And if you two plan to live together and share expenses, definitely make sure you’re on the same page about what that entails before he moves in. Will you be splitting the rent equally? Will one pay the rent and the other cover the rest of the household expenses? And don’t forget to discuss how you plan to divvy the household chores, too. These are discussions anyone moving in together should have — not just couples moving from long distances to the same home. But as long as you keep the lines of communication open and address any issues before they become Issues, you’ll be just fine.
I’m 24 and I live in Geneva, Switzerland. In April, I met a really great guy from San Diego who was here on business. We had a great time together and when he went back to SD, we kept in touch. I’m not very forward when it comes to guys, but he texted me several times a week and we had two hour long chats on the phone every weekend. In June, he took me on an incredible weekend in Vienna. This trip was a big step for me, and I was really nervous about it, but it felt right and we had an amazing time. He didn’t pressure me into sex, and we ended up just kissing in bed. It was perfect. We both came back to Geneva together as he had business meetings for the next couple of days, and he promised to find some time in the next two days to see me again. In the end, his schedule didn’t permit us to see each other before he went home, but he texted me sweet little things every day he was here. A week after returning to the States, he informed me he’s dealing with some family issues and is “off the map.” I checked in with him a week later with a text, and got no response. Days slowly crawl by with no word from him. What should I do? We have fantastic chemistry together, and I don’t want to lose him. — Swiss Miss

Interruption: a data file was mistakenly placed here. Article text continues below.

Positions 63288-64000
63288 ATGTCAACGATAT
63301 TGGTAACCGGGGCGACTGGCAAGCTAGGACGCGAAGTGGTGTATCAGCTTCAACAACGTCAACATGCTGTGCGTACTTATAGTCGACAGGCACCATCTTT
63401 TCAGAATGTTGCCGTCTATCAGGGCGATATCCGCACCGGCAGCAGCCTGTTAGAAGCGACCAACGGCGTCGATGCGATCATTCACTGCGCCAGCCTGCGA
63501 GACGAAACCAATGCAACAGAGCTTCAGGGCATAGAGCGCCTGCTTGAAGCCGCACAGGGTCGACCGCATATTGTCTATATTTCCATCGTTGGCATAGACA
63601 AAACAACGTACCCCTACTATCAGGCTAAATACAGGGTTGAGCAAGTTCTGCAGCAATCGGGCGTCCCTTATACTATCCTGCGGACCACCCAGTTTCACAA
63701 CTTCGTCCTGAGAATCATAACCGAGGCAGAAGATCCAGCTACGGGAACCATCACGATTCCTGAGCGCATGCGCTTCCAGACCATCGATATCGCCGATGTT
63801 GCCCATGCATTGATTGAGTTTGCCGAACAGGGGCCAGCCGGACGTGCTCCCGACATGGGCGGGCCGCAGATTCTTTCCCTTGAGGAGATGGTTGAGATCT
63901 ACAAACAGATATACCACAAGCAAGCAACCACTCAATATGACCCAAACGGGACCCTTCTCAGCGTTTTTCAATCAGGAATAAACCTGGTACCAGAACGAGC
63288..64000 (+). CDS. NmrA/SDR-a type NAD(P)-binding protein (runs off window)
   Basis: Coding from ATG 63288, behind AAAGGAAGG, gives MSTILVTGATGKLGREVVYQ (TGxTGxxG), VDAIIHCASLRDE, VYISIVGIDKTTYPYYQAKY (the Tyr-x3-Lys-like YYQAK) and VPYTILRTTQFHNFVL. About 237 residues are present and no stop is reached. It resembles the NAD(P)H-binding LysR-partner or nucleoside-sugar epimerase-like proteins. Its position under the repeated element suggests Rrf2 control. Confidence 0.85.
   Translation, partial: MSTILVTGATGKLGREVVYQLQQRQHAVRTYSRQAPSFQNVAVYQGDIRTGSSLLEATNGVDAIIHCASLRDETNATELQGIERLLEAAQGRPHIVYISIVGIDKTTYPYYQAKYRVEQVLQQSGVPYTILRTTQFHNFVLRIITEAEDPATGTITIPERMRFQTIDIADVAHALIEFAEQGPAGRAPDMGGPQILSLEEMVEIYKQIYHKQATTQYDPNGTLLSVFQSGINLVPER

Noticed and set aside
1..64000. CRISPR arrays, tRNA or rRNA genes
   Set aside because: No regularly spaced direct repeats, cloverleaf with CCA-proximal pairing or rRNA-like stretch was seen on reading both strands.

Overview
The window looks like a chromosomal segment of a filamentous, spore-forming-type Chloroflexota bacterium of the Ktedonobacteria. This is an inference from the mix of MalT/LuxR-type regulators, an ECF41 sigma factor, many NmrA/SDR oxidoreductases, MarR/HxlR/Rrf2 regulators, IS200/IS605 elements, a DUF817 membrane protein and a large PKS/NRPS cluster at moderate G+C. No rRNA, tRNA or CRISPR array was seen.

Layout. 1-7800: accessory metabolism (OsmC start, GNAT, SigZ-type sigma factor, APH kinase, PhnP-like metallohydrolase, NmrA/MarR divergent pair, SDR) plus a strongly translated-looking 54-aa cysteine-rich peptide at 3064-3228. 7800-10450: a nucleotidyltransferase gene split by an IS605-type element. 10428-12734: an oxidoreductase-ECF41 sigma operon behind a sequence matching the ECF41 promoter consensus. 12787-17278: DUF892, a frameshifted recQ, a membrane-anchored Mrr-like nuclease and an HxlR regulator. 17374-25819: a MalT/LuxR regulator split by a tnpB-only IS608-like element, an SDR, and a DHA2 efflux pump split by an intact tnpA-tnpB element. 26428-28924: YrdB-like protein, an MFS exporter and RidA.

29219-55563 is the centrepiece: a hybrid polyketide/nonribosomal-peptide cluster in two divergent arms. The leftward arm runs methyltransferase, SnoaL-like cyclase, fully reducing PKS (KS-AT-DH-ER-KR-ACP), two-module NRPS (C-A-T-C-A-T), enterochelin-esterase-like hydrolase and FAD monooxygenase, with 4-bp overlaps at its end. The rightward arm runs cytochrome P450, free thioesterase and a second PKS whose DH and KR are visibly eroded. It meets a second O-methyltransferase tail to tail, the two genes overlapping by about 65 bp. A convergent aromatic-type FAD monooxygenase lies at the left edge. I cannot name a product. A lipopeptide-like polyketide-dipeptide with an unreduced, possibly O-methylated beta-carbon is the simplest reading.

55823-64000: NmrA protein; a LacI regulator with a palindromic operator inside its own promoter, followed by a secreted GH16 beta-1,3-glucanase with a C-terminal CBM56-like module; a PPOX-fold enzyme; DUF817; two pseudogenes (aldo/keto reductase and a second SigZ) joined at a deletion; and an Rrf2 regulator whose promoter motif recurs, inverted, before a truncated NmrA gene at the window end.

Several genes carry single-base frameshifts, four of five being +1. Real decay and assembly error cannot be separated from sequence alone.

I’m sorry to say, SM, but it doesn’t seem like your San Diego guy shares the same enthusiasm for you as you do for him. Something that is universal for men regardless of where they’re from: if they’re interested in a woman, nothing will stand in their way of showing it. I also find it suspicious that the only times you’ve seen him were when he was traveling on business and that his excuse for disappearing without so much as a reply to your text is he’s dealing with “some family issues.” I’m willing to be those “family issues” might have something to do with a wife he neglected to tell you about who discovered he was having a tryst with a young Swiss woman while he was supposed to be working. Chock this up as a life lesson learned, SM, and in the future don’t be so fast to fall for a guy you don’t know much about.